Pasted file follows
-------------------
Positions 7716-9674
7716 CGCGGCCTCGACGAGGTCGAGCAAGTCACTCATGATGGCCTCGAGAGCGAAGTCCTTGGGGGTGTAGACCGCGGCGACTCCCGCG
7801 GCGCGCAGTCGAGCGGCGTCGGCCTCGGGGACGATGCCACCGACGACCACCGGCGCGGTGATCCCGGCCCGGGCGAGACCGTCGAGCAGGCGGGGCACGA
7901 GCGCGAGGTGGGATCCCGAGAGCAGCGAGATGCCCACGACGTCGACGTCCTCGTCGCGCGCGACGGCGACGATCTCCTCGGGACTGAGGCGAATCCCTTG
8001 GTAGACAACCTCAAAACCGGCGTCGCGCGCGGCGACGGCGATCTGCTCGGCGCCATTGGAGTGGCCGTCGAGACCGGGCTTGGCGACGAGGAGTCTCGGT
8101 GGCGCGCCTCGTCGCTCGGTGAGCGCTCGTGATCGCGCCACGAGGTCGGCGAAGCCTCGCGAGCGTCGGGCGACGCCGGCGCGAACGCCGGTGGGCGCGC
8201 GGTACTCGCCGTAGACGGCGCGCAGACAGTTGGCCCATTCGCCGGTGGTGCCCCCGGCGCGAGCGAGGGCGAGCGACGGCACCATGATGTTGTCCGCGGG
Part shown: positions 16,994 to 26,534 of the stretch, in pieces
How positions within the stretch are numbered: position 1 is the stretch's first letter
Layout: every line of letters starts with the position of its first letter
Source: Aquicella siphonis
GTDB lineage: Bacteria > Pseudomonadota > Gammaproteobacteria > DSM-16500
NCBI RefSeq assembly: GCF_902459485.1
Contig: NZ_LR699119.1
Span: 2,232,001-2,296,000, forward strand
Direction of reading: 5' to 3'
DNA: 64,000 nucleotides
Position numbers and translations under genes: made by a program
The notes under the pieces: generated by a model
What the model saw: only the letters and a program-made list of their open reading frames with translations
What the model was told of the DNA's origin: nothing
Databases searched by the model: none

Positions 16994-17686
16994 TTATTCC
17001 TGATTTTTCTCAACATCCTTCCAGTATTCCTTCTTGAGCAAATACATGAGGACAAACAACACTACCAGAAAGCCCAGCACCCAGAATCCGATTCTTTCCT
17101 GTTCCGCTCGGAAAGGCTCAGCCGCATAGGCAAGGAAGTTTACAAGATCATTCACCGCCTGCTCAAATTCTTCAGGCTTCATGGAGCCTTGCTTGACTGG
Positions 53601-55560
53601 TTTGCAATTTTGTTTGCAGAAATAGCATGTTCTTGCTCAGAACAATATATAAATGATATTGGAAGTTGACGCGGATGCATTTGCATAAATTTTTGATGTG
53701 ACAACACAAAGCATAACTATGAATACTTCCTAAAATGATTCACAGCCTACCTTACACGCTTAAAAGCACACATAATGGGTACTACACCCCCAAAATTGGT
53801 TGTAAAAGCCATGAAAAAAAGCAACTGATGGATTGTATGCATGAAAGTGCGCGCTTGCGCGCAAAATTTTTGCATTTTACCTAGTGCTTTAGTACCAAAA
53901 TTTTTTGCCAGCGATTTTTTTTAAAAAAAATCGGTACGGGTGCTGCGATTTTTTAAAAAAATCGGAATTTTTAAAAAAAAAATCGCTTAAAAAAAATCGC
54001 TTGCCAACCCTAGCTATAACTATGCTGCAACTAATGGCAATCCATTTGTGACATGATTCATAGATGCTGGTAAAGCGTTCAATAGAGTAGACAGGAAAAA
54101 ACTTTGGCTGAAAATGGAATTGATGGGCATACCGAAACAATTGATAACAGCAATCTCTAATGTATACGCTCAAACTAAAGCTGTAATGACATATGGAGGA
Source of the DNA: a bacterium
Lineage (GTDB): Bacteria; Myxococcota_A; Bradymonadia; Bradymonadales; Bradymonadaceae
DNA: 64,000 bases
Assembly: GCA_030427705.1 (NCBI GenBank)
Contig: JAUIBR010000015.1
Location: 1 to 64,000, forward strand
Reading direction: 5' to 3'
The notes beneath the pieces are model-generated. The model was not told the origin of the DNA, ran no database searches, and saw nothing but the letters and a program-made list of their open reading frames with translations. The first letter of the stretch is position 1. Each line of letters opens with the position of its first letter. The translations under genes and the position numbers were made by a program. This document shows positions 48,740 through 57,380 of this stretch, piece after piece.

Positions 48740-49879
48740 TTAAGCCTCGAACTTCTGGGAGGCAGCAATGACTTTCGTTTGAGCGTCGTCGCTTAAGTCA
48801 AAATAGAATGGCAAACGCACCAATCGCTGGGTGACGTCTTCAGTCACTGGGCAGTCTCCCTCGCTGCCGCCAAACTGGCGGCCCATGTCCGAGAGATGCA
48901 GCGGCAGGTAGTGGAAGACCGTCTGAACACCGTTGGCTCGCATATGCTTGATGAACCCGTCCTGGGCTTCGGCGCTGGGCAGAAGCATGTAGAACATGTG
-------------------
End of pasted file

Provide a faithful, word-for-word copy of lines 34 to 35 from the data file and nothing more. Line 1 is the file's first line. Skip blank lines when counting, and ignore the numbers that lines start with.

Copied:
Source of the DNA: a bacterium
Lineage (GTDB): Bacteria; Myxococcota_A; Bradymonadia; Bradymonadales; Bradymonadaceae